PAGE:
The Boat Fight at Fort Pillow.

The St. Louis Republican contains the following account of the fight between Foote's Flotilla and the rebel gunboats on the 10th at Fort Pillow:
One of the most gallant gunboat battles of the war has just been fought above Fort Pillow. The action exhibits a good deal of the dash of the days of Hull and Decatur.

On Friday evening last at about four o'clock the enemy sent a flag of truce to Commodore Foote, covering four of the Belmont prisoners, whom they wished to exchange. The boat used by the enemy for the trip was the Gordon Grant, formerly owned by Riddle, Coleman & Co., of Pittsburg, and from them stolen by the rebels at the breaking out of the rebellion, Capt. Davis, now acting Chief, doubtless saw the ruse. When we have 20,000 rebel prisoners on hand, and the rebels at least as many hundred of ours, the proposition to exchange four was a too self evident ruse to procure the knowledge of our position not to have been seen through. Saturday morning, about four o'clock, earlier than usual, the tow boats dropped a mortar boat down to the point where it has for some time made music, and at five o'clock, also earlier than usual, its iron lungs saluted the enemy. The fact that the Cincinnati, thirteen guns, Capt. Stembell in command, also dropped down and took position near the gunboat, seems to me to indicate that Captain Davis fully apprehended a rebel move. About six o'clock, the morning being unusually dark from the humidity of the atmosphere, one of the rebel gunboats, supposed to be the ram Louisiana, carrying two heavy guns fore and aft, came round Craighead Point, hugging the land so closely as not to have been seen by the Cincinnati. In a short interval two other boats followed, and still another interval four more. The Louisiana got within rifle range of the Cincinnati before she was observed. The Cincinnati cast off her shore line and swung out into the stream; as she got fairly into the channel the Louisiana was almost between her and the shore, the other boats being in line of battle behind, head up stream. The Cincinnati opened with a broadside, and the run, instead of replying made a run and struck the Cincinnati twice heavily in the starboard side, doing her great damage. One shot from the boats below, evidently intended to damage her rudder, entered three feet wide of the mark, doing no irreparable damage. The Cincinnati poured in terrible broadsides as the ram came up with the intention of striking her, and the sailors say the shot made daylight shine through her. The Cincinnati held them all in check for about a quarter of an hour, when others of our boats came to her aid, during which the rebels drew off and continued the fight at longer range. After continuing the fight for nearly an hour longer the rebels drew off under the heavy canopy of smoke which covered them. Two of the enemy's boats were blown up and sunk, among them, doubtless, the terrible ram Louisiana. Three of the enemy's boats were rams.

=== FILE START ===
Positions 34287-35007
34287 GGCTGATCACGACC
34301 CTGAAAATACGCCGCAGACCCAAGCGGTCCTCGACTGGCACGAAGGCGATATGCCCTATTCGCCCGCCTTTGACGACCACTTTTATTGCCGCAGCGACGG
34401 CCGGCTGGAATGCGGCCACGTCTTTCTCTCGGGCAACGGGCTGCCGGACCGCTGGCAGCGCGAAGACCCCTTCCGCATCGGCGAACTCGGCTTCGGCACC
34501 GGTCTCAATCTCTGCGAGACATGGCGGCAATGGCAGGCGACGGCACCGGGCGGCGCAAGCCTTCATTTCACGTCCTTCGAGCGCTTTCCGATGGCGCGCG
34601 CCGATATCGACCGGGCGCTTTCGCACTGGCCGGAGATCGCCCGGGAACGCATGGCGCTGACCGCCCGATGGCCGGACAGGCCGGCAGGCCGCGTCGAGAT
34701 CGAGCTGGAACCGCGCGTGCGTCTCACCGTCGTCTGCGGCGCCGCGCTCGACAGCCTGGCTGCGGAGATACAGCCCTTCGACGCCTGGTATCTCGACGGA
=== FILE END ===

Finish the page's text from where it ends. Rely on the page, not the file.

One of them made at the Benton, but got a broadside that soon made him lower his horns. Captain Stembell was badly wounded. As the Louisiana came up he was tempted to shoot her pilot, and he laid him out cold. Another pilot seeing the act shot at Capt. Stembell, inflicting an ugly by not dangerous wound.

The First Master of the Cincinnati was wounded, with two or three others. I here of no other casualties.

The enemy must have suffered terribly, for while they relied on their rams, our boats poured in shot at terribly damaging ranges.

Commodore Hollins was recognized on one of the enemy's boats by one of our officers, who had known him under the old flag, and who exchanged shots with him but without effect. When the Louisiana came up to butt the Cincinnati, her crew undertook to throw a stream of scalding water upon our men, but the pipe bursting the enemy were most damaged.